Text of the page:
In the fall of 2019, PEN Canada collaborated with Ryerson’s Community Engaged Learning & Teaching (CELT) initiative and Literatures of Modernity graduate program in the Faculty of Arts to bring members of our Writers-in-Exile network into the classroom. Students interviewed the writers about their work and asked how their cultural and religious backgrounds had affected their freedom of expression. In the following post the students who interviewed Bushra el-Fadil share their reflections on the experience.
Bushra el-Fadil is a Sudanese poet, short story writer, and novelist whose evocative and lyrical prose has garnered him many honours over the course of his prolific career, including the prestigious Caine Prize for African Writing in 2018. Through PEN Canada, our graduate class had the honour of interviewing El-Fadil and facilitating an in-depth conversation regarding his experiences as a refugee writer, the intricacies of his writing process, and his artistic philosophy (what he calls his “theory of everything”). The author moved to Canada in 2018, received refugee status in 2019, and will soon apply for family reunification to bring his loved ones to Canada. He is fluent in Arabic, Russian, and English, and holds a PhD in Russian Language.
In February of 2018, El-Fadil gave a speech for the Library of Congress during which he was introduced as an “African Literary Ambassador.” When we ask how he feels about having been granted this title, El-Fadil laughs. He does not consider himself an African Literary Ambassador, he says, and explains that this role would be an impossible one for him to fulfill. He posits that younger authors and poets, whose work is well known in other parts of Africa, may be better situated to satisfy this expectation. These are writers who have what he calls “stronger communication,” the ability to use modern technology to reach a larger audience, and therefore garner a larger cultural impact. Despite his belief that the younger generation is better suited to take on this ambassador role, El-Fadil notes these awards and titles help bring older stories in different languages to wider audiences, and may serve as a bridge to build communication with Western readers.
When we inquire about this idea of communication between Sudanese and Western literary traditions, El-Fadil acknowledges that there are many amazing writers in Sudan, but notes that the strong influence of Western ideologies has created a kind of hierarchy in Sudanese literature. It is this Western influence, the author suggests, that leads to the uplifting of Sudanese authors who write in a recognizably Western style, and the tendency to relegate those who do not to the fringes of the literary scene. According to El-Fadil, in Sudan, “Heritage helps [navigate these tensions] because you find so many cultures before and after Islam: language carries on without interruption until now. When [Islamic religion] came to Sudan, new words and culture came to the Arabic language.” El-Fadil notes that University education in Sudan is not free from this Western literary influence either.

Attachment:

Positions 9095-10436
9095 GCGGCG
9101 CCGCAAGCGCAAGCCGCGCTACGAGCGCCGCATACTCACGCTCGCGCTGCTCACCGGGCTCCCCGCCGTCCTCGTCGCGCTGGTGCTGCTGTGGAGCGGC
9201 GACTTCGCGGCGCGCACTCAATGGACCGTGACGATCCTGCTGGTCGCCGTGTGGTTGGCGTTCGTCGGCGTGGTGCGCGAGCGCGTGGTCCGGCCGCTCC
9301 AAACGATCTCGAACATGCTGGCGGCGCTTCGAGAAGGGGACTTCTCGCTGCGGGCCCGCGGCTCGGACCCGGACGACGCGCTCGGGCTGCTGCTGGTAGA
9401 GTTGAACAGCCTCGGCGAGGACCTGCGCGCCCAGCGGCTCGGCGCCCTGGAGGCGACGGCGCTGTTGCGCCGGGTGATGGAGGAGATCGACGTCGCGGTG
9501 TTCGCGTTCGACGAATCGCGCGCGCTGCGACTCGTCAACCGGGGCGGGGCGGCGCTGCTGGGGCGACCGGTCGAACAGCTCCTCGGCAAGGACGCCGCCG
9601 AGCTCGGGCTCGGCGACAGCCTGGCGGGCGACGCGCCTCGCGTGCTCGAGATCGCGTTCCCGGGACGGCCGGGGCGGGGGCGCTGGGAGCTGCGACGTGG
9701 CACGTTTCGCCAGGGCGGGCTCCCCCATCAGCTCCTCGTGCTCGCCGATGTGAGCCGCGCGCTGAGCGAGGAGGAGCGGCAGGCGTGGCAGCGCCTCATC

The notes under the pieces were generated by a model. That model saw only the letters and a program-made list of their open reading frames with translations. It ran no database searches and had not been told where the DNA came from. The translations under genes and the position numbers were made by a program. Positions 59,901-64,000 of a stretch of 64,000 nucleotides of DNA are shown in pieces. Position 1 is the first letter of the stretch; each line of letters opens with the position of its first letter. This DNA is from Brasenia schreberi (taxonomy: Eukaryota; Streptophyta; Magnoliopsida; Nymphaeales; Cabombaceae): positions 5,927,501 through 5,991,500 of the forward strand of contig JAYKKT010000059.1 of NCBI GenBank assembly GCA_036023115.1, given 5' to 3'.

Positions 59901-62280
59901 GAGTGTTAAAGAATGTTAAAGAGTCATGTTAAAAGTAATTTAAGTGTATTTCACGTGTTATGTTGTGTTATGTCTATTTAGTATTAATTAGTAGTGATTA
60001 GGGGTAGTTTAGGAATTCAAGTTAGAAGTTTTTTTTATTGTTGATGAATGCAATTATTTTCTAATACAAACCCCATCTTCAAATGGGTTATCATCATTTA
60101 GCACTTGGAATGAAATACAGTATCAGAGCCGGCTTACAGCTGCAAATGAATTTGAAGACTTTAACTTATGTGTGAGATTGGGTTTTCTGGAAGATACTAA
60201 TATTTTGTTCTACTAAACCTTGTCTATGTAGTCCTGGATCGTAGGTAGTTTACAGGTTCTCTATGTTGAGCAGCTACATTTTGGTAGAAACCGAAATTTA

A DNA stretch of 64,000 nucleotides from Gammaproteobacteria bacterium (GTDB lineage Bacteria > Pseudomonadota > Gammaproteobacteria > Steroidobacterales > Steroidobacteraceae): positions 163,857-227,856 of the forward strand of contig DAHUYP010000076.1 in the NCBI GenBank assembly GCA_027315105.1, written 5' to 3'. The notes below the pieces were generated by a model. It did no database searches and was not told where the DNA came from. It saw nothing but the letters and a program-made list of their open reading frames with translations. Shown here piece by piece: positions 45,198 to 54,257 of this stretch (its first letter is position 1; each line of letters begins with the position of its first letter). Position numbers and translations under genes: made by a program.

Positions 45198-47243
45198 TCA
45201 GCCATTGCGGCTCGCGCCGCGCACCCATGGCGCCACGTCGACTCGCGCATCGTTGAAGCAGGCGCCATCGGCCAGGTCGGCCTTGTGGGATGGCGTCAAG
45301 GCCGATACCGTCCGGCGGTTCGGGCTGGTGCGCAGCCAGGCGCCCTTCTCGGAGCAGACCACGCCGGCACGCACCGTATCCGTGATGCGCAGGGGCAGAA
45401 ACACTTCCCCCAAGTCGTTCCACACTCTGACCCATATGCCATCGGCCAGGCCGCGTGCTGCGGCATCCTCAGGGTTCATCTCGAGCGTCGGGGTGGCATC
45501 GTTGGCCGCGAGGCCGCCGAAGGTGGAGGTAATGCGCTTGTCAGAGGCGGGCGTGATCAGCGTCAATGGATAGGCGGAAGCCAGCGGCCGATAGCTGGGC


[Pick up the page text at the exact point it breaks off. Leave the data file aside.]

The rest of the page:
When we ask about his unique use of genre, and his remarkable ability to move seamlessly between different literary forms, El-Fadil notes that he uses fantasy in his work to navigate and subvert the rules in his country. He explains that realism is, in many cases, not an option: if he were to write directly about the reality of the political climate in Sudan, he says, he would likely be put in prison. El-Fadil goes on to explain that poetry, above all else, is an intimate, personal mode of expression for him, closely connected to his childhood and his relationships with other people.
El-Fadil states that extended family is extremely important in Sudan, explaining that having a large family allows one to come to terms with their unique position in the universe. This is his philosophy when it comes to literature, his “theory of everything”: he describes how minimal the individual human experience is, stating that we mean nothing to the universe. El-Fadil uses his literary work to explore what he calls the literary “theory of everything.” He states that his goal is to create an all-encompassing literary theory that explains the inherent need within human society for storytelling. Using his own life as evidence, El-Fadil explains that inspiration strikes in a fraction of a second, giving him the idea to write a story.
This immediate inspiration, for the author, is proof that the human brain inherently creates narratives and that the literary theory of everything exists. This ideology is present in his own literary work, such as in “Phosphorus at the Bottom of the Well,” where he explores the existential nature of the main character, Sa’ad — who after leaving his country to travel the world, returns to his native land and is haunted by memories of home, family, and exile. He explains that travel and migration inherently change the way people experience life and communicate with one another. From the Sudanese village he grew up in to the cities in which he has lived as a writer, El-Fadil believes that place has always influenced his work, and that his interactions with different settings, peoples, and cultures will always shape the way he tells stories.
— Johanna Peacock, Allison Munday, Anna Maria Sordjan, and Marina Demetriou